An Air Force Academy football player will serve three months behind bars for drug crimes including cocaine use, the school announced Friday.

Senior cadet Joseph Saucier, who was a star running back at the school before he was arrested in Arkansas and booted from the squad, had faced as much as 15 years in prison before a plea deal dropped trafficking charges and won him a 90-day sentence.

“Cadet Saucier will now have a federal conviction on his record,” the academy said in a news release.

Saucier will also forfeit Air Force paychecks while he serves time, the academy said.

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A year ago, Saucier had a gleaming future ahead. As a shifty running back on the Falcons squad, he had a team-high 6.4 yards per carry. As a do-everything back, he’d also picked up 146 yards as a receiver, threw a pass and thrilled crowds with winding kick returns.

Saucier said in court Thursday that he turned to drugs after a knee injury threatened his football career. He admitted using cocaine in November in Colorado Springs and confessed to possessing the marijuana and cocaine that Arkansas police found during his December arrest.

Saucier is the second member of the Falcons backfield to confess to cocaine charges in the past month. Senior cadet Cole Fagan, who led the team in rushing last year, in September admitted using the drug in a 2017 incident and was sentenced to two weeks behind bars.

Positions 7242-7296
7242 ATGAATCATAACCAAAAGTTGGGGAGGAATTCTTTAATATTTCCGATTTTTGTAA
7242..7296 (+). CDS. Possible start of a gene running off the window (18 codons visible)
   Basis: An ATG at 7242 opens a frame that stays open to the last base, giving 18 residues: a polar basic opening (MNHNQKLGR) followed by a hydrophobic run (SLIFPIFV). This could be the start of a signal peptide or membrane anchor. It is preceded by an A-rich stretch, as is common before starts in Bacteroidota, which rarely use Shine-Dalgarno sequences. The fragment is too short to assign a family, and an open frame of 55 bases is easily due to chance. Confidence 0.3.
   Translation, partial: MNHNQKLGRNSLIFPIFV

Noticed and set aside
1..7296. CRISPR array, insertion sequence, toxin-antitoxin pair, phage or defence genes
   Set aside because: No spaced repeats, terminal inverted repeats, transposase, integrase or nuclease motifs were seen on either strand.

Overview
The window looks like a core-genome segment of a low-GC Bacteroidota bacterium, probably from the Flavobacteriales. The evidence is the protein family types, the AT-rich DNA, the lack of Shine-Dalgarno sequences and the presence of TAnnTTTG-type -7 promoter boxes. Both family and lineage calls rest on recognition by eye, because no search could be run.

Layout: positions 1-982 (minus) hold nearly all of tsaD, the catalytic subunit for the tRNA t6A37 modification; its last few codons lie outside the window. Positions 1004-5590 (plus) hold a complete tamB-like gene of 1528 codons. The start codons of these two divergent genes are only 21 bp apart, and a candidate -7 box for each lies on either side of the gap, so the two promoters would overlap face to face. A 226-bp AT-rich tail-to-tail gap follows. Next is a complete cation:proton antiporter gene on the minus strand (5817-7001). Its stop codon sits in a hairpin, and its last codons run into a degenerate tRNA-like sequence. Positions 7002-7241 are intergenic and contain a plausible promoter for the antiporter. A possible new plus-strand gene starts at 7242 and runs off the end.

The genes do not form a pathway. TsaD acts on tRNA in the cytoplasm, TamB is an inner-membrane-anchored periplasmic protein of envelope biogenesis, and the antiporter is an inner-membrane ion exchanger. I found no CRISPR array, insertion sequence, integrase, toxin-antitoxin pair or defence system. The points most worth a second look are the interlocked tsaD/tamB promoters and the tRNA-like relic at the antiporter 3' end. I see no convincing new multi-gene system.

Neither Fagan nor Saucier was sentenced to dismissal from the Air Force. That doesn’t mean they’re staying in the school.

Serious conduct violations usually lead to administrative expulsion from the academy. Cadets in their final two years at the academy who get kicked out for misconduct are also often required to repay the cost of their education.

Saucier starred on the football field but admitted struggling with cadet life.

“I came here to play football,” Saucier told The Gazette last year. “I didn’t come here to be a cadet.”

The cocaine cases come five years after the football team and the academy were rocked by a scandal involving allegations of widespread misconduct, including drug use, on the Troy Calhoun-coached squad.

The academy commissioned a pair of investigations into athlete misconduct since the scandal and launched programs designed to ensure cadets meet the school’s conduct expectations on and off the field.

Despite losing two star backs, the Falcons have cruised to a 3-1 start on the 2019 campaign, gaining 1,369 yards on the ground.

With 332 yards per game, the Falcons rank second in the nation for rushing, trailing only Navy — the Falcons’ opponent Saturday.

Contact Tom Roeder: 636-0240

Twitter: @xroederx

Senior Military Editor

Tom Roeder is the Gazette's senior military editor. In Colorado Springs since 2003, Tom covers seven military installations in Colorado, including five in the Pikes Peak region. His main job, though, is being dad to two great kids.

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